Let's face it—there are a lot of scam artists out there itching to get their grubby hands on your hard-earned nest egg. Don't fall prey to those "free lunch" seminars or "retire early" frauds. Here are some common schemes to avoid and Web sites that can help you stay out of trouble.
Tips to Avoid Being Taken
1. Be skeptical of "free lunch" seminars. Even if they take place at or near the workplace, don't assume that your employer is backing the event.
2. Be wary of early-retirement pitches based on "little-known loopholes." While IRS Section 72(t) is a little-known loophole that allows you to access your retirement funds early, there's a lot more to a successful early retirement than avoiding a 10% tax penalty.
3. Determine your willingness to live with an unpredictable amount of retirement funds. Think hard before trading the relative certainty of a company pension—which may offer steady and predictable payments for as long as you live—for the uncertainty of investments whose value fluctuates.
4. Know your plan. Many employers allow former employees to leave their 401(k) assets in the company's plan. Before moving your assets, take the time to understand your current plan. You may find that staying put is a sound and less costly option.
5. Understand the tax bite. Before quitting and cashing in a 401(k), do a little math. Remember that even if you avoid the 10% early-withdrawal tax penalty, you won't be able to spend every penny. Instead, you will have to pay ordinary income taxes on your withdrawals. Be sure to ask a tax professional about any other potential tax consequences of your decision.
6. Figure out the unintended consequences of early retirement. You may also wish to consult an attorney about any other unintended consequences, especially if you are in debt or owe child support or alimony. Depending on the laws in your state, cashing out of your retirement plan may mean your creditors can collect against that payment—even if you're rolling the assets into a traditional IRA.
7. Understand the difference between classes of mutual fund shares. Keep in mind that Class A mutual fund shares may be the best choice if the investment amount is large enough to qualify for a discount on front-end sales loads that may be offered for larger mutual fund investments and usually starts at $50,000, but sometimes they can be as low as $25,000. Use FINRA's (Financial Industry Regulatory Authority) Mutual Fund Expense Analyzer to compare and calculate mutual fund expenses.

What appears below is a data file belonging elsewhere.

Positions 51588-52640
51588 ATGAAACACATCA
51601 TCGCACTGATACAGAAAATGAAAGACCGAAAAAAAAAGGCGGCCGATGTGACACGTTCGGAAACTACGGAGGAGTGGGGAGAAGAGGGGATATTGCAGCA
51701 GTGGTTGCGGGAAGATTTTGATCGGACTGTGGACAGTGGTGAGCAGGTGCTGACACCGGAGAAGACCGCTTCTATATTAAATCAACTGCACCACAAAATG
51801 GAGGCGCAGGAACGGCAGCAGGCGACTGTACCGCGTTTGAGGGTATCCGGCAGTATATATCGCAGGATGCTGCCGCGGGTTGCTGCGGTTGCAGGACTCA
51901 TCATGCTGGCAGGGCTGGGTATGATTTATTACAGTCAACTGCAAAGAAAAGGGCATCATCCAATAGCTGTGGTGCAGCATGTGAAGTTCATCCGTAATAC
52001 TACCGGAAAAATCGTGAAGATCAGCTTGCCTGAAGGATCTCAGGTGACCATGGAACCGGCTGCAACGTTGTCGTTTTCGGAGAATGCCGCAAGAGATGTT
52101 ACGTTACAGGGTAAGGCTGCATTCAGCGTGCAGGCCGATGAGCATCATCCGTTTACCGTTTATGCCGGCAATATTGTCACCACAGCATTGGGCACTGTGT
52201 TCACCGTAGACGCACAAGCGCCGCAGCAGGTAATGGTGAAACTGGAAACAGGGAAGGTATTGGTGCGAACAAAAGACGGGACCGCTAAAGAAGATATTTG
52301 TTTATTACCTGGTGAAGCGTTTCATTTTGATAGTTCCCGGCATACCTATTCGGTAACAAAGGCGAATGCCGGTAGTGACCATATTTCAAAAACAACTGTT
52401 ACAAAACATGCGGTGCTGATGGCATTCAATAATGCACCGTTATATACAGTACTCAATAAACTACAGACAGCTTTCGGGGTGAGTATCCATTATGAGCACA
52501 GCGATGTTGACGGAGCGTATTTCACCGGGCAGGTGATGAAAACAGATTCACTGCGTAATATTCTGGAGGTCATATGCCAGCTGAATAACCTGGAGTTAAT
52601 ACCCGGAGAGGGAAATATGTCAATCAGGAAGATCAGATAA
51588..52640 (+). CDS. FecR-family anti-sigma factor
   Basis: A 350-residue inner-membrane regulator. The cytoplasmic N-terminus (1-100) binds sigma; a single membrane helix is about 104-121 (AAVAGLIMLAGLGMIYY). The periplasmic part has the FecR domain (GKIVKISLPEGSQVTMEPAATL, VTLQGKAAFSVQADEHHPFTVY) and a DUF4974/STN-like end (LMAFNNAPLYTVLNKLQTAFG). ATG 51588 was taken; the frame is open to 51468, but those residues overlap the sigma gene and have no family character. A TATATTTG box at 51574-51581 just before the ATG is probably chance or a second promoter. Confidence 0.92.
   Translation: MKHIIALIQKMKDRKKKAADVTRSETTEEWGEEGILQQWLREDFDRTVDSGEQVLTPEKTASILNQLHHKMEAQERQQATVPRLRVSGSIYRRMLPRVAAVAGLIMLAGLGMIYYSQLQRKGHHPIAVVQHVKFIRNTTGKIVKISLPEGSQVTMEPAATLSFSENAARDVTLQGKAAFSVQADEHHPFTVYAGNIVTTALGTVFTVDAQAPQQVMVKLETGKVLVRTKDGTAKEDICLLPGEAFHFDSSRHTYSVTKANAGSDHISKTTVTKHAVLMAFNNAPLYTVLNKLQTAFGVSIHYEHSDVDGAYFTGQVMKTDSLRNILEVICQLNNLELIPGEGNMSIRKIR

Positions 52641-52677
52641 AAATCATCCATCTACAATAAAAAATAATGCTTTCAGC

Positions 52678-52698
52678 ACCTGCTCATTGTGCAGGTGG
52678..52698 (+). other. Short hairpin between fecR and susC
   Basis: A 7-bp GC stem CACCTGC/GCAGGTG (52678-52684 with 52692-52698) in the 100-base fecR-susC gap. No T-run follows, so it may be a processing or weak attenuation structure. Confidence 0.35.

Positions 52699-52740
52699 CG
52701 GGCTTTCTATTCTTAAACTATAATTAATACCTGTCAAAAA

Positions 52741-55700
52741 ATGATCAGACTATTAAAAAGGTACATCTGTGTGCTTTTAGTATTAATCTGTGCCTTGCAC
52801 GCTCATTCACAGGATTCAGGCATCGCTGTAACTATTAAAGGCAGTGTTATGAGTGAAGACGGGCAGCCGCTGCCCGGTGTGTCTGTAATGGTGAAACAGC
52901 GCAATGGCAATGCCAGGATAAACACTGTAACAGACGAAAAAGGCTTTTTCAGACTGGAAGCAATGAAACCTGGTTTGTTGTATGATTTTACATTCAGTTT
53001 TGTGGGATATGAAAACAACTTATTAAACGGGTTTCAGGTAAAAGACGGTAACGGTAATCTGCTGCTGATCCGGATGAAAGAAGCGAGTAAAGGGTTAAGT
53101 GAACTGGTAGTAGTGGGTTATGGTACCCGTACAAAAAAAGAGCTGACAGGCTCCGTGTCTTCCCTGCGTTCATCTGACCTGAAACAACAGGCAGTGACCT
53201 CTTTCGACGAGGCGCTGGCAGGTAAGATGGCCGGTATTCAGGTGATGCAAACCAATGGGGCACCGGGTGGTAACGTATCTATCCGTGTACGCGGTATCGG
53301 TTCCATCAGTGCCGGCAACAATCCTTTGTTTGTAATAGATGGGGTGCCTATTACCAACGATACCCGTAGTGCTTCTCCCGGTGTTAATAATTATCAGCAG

8. Consider the costs associated with variable annuities. Be aware that most variable annuities have sales charges, including asset-based sales charges or surrender charges. In addition, variable annuities may impose a variety of fees and expenses when you invest in them, including mortality and expense fees, administrative costs, and investment-advisory fees.
9. Check the speaker's credentials. Find out whether the person offering you investments is registered with FINRA, which regulates brokers. Use FINRA BrokerCheck or call the FINRA Hotline at (800) 289-9999. If he or she is registered, be sure to check out any red flags raised by employment or disciplinary history. To research an investment adviser, contact your state securities regulator or call (202) 737-0900.
10. Get a second opinion. Consult with a financial professional of your choosing before taking the advice of someone who "found you."
Data: Financial Industry Regulatory Authority
Common Retirement Scam Pitches
Everyone can retire early!
The reality is that many employees simply do not have the resources to do so. Early retirement is not feasible for many people, and it's particularly risky for workers who haven't saved enough for an extended retirement and who have limited opportunities for other employment.
You can make as much in retirement as you can by continuing to work!
Promises like this usually hinge on unrealistically high returns on investments and unsustainably large yearly withdrawals.
You can expect returns of 12% or more!
First of all, no one can predict what an investment will do from one year to the next—and even if an investment performed well in the past, it's no guarantee it will do so in the future. Second, any return over 10.4% exceeds the historical long-term returns for the stock market (assuming all dividends are reinvested rather than spent) and greatly exceeds long-term returns for less risky investments such as bonds, for which the average annual return over the long term is less than 6%. Finally, the stock market is inherently volatile—it goes up, and it goes down. Over the past 80 years, there have been many short-term periods that produced returns well below the historical average of 10.4%.
You can withdraw 7% or more and never run out of money!
While there is no perfect consensus on what this withdrawal rate should be, the uncertainty of returns, market fluctuations, and increased life expectancies, among other factors, argue for being conservative with your withdrawals, especially during the first years of retirement. Many experts recommend withdrawal rates of 3% to 5% per year, especially in the first years of retirement.
Data: Financial Industry Regulatory Authority
Helpful Web sites
Here are six useful sites that are sponsored by the SEC and FINRA. They offer broker searches for past transgressions, information on cash-outs, reviews of seminar materials, and investing tips and explanations of financial-adviser designations.